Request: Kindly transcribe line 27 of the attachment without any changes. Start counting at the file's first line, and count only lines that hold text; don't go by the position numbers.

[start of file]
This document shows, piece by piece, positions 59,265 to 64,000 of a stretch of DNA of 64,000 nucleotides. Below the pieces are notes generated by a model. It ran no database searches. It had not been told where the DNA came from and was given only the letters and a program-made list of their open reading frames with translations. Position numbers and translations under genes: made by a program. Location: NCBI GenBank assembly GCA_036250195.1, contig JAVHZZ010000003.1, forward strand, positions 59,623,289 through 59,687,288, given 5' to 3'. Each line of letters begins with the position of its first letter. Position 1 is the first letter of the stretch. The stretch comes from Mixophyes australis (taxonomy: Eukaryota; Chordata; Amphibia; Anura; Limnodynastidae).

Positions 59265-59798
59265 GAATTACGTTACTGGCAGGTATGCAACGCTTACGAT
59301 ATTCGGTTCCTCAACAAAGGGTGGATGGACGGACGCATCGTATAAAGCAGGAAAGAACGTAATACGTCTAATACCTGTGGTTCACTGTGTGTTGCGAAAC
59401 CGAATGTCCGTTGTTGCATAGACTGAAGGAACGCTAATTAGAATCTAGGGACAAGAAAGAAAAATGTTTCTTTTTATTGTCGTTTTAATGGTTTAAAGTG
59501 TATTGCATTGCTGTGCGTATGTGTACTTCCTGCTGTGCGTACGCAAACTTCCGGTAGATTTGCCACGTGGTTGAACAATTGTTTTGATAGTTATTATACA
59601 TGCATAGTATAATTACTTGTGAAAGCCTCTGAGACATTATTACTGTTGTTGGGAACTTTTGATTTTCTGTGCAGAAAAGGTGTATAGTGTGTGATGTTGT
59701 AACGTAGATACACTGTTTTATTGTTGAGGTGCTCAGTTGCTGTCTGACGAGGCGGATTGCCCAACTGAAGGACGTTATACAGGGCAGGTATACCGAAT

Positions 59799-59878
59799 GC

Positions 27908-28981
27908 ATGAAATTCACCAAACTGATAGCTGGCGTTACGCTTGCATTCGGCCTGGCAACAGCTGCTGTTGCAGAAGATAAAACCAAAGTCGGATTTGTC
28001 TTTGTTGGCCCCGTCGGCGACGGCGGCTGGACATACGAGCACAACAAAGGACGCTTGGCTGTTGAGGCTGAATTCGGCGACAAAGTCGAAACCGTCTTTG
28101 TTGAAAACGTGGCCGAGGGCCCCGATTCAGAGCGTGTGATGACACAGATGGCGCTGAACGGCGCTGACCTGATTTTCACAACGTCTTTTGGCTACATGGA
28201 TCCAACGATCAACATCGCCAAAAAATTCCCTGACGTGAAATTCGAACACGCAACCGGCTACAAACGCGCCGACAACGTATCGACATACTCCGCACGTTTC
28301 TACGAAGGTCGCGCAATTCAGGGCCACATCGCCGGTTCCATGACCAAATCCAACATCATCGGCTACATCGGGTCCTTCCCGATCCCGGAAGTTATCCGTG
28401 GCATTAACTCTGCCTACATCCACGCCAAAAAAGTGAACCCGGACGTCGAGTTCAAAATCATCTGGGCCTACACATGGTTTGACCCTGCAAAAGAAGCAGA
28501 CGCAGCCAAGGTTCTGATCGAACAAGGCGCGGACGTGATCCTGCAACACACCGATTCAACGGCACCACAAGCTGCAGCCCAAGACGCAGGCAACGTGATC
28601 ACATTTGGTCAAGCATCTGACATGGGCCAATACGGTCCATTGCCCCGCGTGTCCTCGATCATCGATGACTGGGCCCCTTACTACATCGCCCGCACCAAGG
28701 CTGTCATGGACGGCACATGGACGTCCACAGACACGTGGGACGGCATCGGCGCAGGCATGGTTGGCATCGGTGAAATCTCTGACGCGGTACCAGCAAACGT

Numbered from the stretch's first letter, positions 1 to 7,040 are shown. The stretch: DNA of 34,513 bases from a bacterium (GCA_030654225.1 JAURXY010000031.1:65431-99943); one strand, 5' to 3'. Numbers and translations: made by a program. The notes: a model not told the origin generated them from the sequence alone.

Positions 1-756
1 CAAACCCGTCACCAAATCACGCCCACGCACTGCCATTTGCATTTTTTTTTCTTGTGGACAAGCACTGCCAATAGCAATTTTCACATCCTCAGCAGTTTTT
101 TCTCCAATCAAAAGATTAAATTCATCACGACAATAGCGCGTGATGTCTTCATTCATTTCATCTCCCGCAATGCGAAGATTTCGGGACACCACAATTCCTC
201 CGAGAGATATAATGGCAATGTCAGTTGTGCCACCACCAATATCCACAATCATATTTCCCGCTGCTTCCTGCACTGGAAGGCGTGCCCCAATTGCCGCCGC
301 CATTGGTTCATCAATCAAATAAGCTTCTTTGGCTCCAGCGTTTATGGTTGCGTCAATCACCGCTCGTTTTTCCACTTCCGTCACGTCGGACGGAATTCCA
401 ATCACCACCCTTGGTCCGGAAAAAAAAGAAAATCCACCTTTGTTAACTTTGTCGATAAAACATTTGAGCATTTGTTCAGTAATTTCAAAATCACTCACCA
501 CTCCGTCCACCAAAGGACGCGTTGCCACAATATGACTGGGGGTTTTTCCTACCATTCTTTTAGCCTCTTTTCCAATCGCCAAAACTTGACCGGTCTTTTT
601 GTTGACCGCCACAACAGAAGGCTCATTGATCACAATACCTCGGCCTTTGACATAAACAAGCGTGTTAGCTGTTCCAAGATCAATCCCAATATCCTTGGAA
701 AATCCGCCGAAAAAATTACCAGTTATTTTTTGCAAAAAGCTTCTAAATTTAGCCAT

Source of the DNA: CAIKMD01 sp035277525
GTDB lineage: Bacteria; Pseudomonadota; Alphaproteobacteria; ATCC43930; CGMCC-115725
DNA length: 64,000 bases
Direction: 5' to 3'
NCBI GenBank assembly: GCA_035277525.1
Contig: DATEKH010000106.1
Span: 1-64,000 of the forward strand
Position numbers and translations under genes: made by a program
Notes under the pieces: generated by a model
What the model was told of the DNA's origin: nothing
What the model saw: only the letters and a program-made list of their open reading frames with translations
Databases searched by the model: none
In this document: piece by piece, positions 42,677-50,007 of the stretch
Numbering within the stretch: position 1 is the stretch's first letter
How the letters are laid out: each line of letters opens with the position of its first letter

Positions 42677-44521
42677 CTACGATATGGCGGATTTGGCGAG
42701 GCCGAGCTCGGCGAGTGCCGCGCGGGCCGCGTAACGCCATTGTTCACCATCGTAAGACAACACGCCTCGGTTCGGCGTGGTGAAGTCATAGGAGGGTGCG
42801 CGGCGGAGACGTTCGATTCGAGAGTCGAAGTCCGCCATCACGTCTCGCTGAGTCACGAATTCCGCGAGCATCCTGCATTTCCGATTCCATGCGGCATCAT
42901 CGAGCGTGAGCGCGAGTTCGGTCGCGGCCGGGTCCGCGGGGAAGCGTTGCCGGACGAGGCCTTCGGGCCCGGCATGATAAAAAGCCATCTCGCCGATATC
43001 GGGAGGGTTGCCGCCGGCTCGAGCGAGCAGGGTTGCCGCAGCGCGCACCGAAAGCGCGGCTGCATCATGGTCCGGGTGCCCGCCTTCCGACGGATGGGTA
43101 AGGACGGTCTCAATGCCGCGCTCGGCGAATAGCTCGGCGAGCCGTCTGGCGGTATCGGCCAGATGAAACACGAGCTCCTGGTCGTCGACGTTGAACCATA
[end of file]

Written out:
401 ATCACCACCCTTGGTCCGGAAAAAAAAGAAAATCCACCTTTGTTAACTTTGTCGATAAAACATTTGAGCATTTGTTCAGTAATTTCAAAATCACTCACCA